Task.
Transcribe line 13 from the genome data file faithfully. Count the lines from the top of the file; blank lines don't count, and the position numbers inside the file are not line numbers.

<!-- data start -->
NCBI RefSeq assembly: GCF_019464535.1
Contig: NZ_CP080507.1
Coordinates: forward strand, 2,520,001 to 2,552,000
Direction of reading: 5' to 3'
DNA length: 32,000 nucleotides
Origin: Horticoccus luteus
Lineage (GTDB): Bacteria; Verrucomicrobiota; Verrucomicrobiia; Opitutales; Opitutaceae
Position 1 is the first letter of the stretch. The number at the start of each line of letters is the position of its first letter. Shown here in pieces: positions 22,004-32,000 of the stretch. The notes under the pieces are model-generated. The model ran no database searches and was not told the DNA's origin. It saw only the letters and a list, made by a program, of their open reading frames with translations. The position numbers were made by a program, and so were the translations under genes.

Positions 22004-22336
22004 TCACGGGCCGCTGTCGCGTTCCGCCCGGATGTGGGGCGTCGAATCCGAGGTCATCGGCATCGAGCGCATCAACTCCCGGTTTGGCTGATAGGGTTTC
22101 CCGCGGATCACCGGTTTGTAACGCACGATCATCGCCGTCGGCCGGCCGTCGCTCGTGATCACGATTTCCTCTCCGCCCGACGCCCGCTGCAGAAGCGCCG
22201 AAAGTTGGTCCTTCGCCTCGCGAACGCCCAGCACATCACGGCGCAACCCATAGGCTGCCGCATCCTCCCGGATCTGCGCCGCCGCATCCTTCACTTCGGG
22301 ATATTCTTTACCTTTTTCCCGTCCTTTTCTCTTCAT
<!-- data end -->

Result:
22301 ATATTCTTTACCTTTTTCCCGTCCTTTTCTCTTCAT